Nov. 9, 2005, 11:33 a.m.

Recognizing Stroke

It is said that "an ounce of prevention is worth a pound of cure"; if the delay in diagnosing stroke (brain attack) is prevented, quality of life will be better for the patient, or perhaps death is averted (for massive strokes and those affecting vital functions). Yesterday Sonny Catacutan forwarded me the following email message. Read on and learn!

Sometimes symptoms of a stroke are difficult to identify; unfortunately, the lack of awareness spells disaster. The stroke victim may suffer brain damage when people nearby fail to recognize the symptoms of a stroke. Now doctors say a bystander can recognize a stroke by asking three simple questions:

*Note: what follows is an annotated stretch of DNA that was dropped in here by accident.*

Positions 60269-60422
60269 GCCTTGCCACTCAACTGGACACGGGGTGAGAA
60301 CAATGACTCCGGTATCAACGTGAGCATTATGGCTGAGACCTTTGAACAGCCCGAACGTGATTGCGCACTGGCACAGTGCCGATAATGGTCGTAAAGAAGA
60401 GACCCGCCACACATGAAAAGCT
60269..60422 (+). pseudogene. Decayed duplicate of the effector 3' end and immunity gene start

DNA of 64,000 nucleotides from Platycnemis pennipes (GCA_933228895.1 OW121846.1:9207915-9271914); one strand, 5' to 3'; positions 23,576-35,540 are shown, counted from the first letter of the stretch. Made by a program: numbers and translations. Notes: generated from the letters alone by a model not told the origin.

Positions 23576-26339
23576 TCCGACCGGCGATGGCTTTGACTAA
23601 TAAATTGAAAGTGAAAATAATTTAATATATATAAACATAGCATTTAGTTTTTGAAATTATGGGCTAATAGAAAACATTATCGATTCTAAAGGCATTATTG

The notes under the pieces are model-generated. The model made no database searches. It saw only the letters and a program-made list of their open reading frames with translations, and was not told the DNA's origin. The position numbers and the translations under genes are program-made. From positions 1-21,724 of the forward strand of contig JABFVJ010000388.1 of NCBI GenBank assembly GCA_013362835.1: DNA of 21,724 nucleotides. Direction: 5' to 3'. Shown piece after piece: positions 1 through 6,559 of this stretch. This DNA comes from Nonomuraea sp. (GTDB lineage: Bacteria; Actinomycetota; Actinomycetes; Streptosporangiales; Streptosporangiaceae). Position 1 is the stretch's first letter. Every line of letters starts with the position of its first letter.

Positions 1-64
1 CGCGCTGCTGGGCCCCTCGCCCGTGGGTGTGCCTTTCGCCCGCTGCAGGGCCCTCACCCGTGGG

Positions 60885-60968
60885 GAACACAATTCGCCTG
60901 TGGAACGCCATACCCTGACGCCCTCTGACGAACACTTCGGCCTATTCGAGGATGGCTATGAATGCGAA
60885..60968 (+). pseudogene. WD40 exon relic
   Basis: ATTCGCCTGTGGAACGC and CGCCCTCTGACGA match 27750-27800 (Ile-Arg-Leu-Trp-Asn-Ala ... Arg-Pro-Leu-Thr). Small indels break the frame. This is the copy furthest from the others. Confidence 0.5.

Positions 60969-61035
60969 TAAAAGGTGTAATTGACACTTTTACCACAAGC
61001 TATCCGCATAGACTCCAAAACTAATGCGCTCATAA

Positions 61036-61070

1. Ask the individual to smile.
2. Ask him or her to raise both arms.
3. Ask the person to say a simple sentence coherently.

If he or she has trouble with any of these tasks, call 9-1-1 immediately and describe the symptoms to the dispatcher, or take him to the ER.

After discovering that a group of non-medical volunteers could identify facial weakness, arm weakness and speech problems, researchers urged the general public to learn the three questions. They presented their conclusions at the American Stroke Association's annual meeting last February. Widespread use of this test could result in prompt diagnosis and treatment of the stroke and prevent brain damage.